SARS uses banks to collect debt

taxation 2Author: Amanda Visser (IOL)

Several financial institutions, including banks, have accused the South African Revenue Service (SARS) of not following its own processes when collecting outstanding tax debt; instead using them as its first port of call.

Statistics by the Banking Association of South Africa indicate banks each receive between 4 000 and 8 000 appointments on a monthly basis to collect tax debt on SARS’s behalf. This has increased from an average of 150 per month in previous years.

The administrative cost per appointment amounts to R200.

Tax commentators have requested that provisions in the Tax Administration Act, relating to the appointment of third parties to collect tax debt be subjected to judicial oversight, appropriate safeguards against abuse, including the exhaustion of other collection mechanisms first.

In their response document tabled before Parliament, SARS and the National Treasury said the statistics should be seen in the light of the “magnitude of SARS’s debt book”.

SARS has not accepted the concern about getting a court order before appointing a third-party to collect debt on its behalf.

A SARS spokesperson says the courts have held that the agency requires “extended powers” to recover tax debt in the light of the critical role taxes play in the functioning of society.

“SARS’ power to appoint a third party to collect a tax debt, without requiring a court order to do so, is such a power.”

Marelize Loftie-Eaton, head of external tax and tax administration risk and compliance at FirstRand, says banks had to create a dedicated department to deal with the huge increase in appointments.

“The teams vary between three and seven people per bank. During January to March, with SARS’ collection drive before its financial year end, the number of appointments increases to such an extent that banks need to increase the teams.”

Loftie-Eaton, who is also a committee member of the Banking Association’s direct tax committee says during this period the number of appointments can increase to 1 600 per day at R200 per appointment.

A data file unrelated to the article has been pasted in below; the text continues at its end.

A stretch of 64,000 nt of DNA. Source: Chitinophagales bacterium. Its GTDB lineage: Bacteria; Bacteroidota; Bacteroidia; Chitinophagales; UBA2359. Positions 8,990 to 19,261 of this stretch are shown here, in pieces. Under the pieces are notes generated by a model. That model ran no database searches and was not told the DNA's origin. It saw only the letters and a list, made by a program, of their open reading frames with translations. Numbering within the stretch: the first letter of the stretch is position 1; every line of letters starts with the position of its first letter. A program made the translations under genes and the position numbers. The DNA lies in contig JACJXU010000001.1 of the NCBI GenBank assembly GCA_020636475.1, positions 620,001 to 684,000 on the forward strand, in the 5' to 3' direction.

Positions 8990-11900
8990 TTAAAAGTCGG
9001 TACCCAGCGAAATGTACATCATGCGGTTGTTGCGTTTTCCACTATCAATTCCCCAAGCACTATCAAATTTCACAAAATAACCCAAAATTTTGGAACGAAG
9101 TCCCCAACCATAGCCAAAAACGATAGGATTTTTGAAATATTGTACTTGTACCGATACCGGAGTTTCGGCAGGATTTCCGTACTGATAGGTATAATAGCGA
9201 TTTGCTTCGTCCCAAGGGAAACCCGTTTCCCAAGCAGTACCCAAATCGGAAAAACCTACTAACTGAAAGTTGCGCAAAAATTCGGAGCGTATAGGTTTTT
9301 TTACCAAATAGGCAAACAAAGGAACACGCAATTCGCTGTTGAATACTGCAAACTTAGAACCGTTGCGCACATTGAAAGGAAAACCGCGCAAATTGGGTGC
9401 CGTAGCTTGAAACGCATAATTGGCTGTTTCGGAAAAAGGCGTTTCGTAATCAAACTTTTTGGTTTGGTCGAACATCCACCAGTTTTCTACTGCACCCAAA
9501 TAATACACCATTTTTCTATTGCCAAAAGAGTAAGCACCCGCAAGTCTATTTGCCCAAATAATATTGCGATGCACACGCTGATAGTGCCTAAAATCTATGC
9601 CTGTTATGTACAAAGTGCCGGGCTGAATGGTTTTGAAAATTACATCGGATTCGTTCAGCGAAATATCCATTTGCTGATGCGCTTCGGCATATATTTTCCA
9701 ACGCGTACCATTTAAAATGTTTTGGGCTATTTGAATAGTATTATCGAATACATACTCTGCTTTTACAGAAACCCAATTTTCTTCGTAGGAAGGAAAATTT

During December last year and March this year SARS issued around 70 000 appointments and Loftie-Eaton expects it to increase to 90 000 in the same period, starting December.

She notes it is not only banks who receive appointments to act as tax debt collectors. Employers, suppliers, life insurers, are all expected to collect tax debt, but banks get the bulk of the tax collections.

FirstRand received 18 000 appointment requests from January to March this year.

“If we consider our monthly statistics it is clear that SARS is not following its own collection process during the normal collection periods. Banks are definitely the first port of call.”

She says there is an increase in the number of appointment for individual taxpayers at the end of the month, which means their debit orders cannot be honoured, including payments on their homes, cars, school fees and even policies.

“SARS collects between 40 percent and 120 percent of salary paid into bank accounts,” Loftie-Eaton says.

Piet Nel, head of the School of Applied Tax at the SA Institute of Tax Professionals, says the real problem is that taxpayers are often unaware they have outstanding tax debt.

This is because SARS does not contact the taxpayer before the third-party is appointed to collect the debt.

SARS has undertaken to redraft amendments to the Act to allow for prior notice and opportunities to apply for debt relief based on basic living expenses, or in the case of a business, serious financial hardship.

However, when SARS suspects there is “a risk of dissipation of the assets, taxpayer flight and deregistration of tax debtors that are legal entities no prior notice will be given to the taxpayer.

In a case where no prior notice was given, SARS has undertaken to disclose the reasons to the taxpayer “as required under its constitutional obligations to do so,” says the spokesperson.

Nel says SAIT understands the original intention was to use this power for jeopardy and problematic collection cases.

“Our concern now is that it seems to be used in all cases and in some instances as the first port of call. All too often SARS raises an additional assessment, and even where the taxpayer commenced the dispute process, SARS will proceed with the collection process,” Nel adds.

This article first appeared on